Page through a thesaurus and a number of words can be picked out to describe the mood of teams trying to deal with Minnesota’s offense.
From pressure to frustration, and even some anxiety, sophomore wing Tyler Sheehy had another adjective to describe what Minnesota’s offense exudes when it has synergy running throughout: toughness.
“I am sure the other teams got to put it in perspective that when we have four lines playing, we’re going to be playing really fast and getting a lot of shots of goals,” Sheehy said. “Their defensemen are going to have to play pretty hard on us if they want to shut us down.”
No. 7 Minnesota got its offense started early with aggression and finished things off the same way, as center Justin Kloos’ rush up the right side yielded the winner 1:43 into overtime for a 4-3 victory over Wisconsin at the Kohl Center on Friday.
Leon Bristedt, Mike Szmatula and Sheehy added regulation goals within 10 feet of the net for Minnesota (14-5-2, 6-1-0-0 Big Ten), which moved into sole possession of first place in the Big Ten in winning its seventh straight game.
One could say the Gophers have shot their way to the top as team’s approach the midway point of conference play. Outshooting Wisconsin (10-8-1, 3-2-0-0) 40-32, the Gophers improved to 13-2-2 when firing more shots on net that their opponents, not to mention having outshot their last 11 opponents dating back to Nov. 19.
“It’s never just the defense or it’s never just the forwards; you’ve got to play as a group of five,” Minnesota coach Don Lucia said. “We’ve been generating shots. One area we’ve done a better job is getting some more pucks through from our defensemen.”
Defensemen were credited with an assist on three of Minnesota’s four goals, including Jack Sadek starting the rush that led to Kloos’ game winner.
“If (teams are) going to play aggressive in the offensive zone, we’ve got some wingers who can make plays,” Kloos said.
Relentless and fortuitous bounces helped Minnesota frustrate a Badgers’ offense which entered the game outshooting opponents by an average of 10.89, the second-highest margin in the country behind Penn State.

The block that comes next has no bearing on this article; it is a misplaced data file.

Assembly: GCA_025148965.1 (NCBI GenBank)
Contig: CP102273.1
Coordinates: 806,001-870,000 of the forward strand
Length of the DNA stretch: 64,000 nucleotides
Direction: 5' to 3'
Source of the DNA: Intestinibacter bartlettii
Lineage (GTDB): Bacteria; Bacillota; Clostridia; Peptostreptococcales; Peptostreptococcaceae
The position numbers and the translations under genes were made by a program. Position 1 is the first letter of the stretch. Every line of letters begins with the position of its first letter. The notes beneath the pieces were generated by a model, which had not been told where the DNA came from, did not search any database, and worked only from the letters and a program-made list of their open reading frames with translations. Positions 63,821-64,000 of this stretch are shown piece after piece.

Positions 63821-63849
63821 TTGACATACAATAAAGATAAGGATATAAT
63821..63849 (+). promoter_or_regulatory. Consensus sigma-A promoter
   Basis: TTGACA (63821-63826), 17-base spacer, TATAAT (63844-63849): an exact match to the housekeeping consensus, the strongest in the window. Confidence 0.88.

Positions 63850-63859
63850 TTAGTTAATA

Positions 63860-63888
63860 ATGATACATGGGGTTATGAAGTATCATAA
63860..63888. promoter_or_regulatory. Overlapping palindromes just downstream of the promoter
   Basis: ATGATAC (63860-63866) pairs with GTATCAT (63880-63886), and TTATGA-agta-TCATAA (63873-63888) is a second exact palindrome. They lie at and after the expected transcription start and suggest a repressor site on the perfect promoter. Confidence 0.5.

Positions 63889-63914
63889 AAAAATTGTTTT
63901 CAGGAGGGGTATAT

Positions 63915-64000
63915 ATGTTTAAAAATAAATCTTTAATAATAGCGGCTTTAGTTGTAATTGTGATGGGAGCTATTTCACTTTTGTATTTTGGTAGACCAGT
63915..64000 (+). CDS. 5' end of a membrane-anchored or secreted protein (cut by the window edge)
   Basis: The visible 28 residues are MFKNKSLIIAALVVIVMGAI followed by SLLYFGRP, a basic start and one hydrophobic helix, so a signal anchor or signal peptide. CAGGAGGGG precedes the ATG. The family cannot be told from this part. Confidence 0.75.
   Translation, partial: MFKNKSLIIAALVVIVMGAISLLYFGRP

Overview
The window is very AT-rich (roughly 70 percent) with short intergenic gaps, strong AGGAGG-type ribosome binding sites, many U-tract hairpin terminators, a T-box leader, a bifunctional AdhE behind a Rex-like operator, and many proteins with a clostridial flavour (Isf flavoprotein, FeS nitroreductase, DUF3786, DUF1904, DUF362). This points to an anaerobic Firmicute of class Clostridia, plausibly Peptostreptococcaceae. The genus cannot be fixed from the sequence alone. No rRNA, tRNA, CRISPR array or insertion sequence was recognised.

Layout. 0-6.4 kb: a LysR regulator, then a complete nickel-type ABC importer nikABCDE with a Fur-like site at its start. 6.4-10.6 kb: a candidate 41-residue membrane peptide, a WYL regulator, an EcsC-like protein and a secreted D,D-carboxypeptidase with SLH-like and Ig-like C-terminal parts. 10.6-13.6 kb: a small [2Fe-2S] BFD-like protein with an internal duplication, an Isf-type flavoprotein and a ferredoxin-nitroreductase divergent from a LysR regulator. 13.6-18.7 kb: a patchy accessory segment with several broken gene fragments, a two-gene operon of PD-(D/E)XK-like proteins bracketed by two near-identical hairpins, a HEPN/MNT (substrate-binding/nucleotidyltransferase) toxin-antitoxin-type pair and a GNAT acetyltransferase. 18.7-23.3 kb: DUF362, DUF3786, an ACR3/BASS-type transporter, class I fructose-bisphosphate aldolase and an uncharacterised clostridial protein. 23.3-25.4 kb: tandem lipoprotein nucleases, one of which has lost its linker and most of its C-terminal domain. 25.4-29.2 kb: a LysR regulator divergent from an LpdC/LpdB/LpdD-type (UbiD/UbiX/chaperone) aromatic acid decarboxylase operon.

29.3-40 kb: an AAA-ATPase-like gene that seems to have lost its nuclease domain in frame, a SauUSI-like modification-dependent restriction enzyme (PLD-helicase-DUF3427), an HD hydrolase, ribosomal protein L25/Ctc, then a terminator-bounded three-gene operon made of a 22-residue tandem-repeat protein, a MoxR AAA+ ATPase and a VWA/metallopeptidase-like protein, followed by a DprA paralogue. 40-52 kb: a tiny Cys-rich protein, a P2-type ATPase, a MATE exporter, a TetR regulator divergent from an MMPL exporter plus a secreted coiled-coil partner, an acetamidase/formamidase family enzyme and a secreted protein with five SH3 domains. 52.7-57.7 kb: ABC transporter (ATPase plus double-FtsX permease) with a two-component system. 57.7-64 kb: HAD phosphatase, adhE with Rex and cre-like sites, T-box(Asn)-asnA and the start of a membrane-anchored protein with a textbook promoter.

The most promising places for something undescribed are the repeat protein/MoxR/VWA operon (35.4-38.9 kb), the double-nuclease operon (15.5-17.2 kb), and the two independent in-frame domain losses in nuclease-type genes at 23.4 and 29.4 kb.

Knowing that the Badgers had only played two games since Dec.10, Minnesota felt it could easily control the opening 10 minutes by pushing tempo. They were rewarded for that effort when Bristedt knocked in Sadek’s centering pass at 4:30 and center Szmatula own-rebound goal at 11:42 gave even more momentum to the visiting bench.
“Especially right off the bat, we’ve been emphasizing playing fast lately,” Sheehy said. “That’s really been a key for us.”
Getting out shot 18-6 after 20 minutes, Wisconsin won the final two periods on the shot chart and tried to put the screws to the Gophers.
Captain Luke Kunin fired a shot past Eric Schierhorn (29 saves) at 53 seconds into the second period and fourth-line junior Matt Ustaski’s rebound goal at 17:02 fully dug the Badgers out of their early hole.
While Sheehy’s goal with 38.3 left in the period was the backbreaker, especially since the Badgers were left to lament a plethora of missed grade-A chances in the second period, UW felt good going into overtime after Trent Frederic tied the score with a deflection goal and the offense had just delivered a flurry of shots to end regulation.
But in the end the Badgers came full circle, unable to keep an aggressive Minnesota forward from crashing the net.
“It was really back forth,” Wisconsin forward Will Johnson said. “They were crashing their net and we were crashing ours. They got those couple bounces and we didn’t get them.
Big Ten roundup
No.11 Ohio State 3, No.1 Penn State 3 (OSU wins shootout, 2-1)
Ohio State’s Mason Jobst scored his second goal of the night on the power play at 13:59 of the third period to forge a tie with the host Nittany Lions. Playing its first game as the nation’s top-ranked team, Penn State outshot Ohio State, 59-27, but couldn’t hold three separate one-goal leads. Christian Frey stopped 56 shots for Ohio State, which got the extra point in the standings when Sam McCormick beat goalie Peyton Jones in the sixth round of the shootout.
Michigan State 3, Michigan 0
Junior goaltender Edwin Minney made 24 saves for his first career shutout as Michigan State beat Michigan at Yost Ice Arena in Ann Arbor. Freshman Sam Saliba scored a power play at 3:03 in the first period – his second goal in 21 games – that was the difference for the Spartans, which won their first game since Nov.25 and first in conference play. Freshman Jack LaFontaine finished with 26 saves for the Wolverines.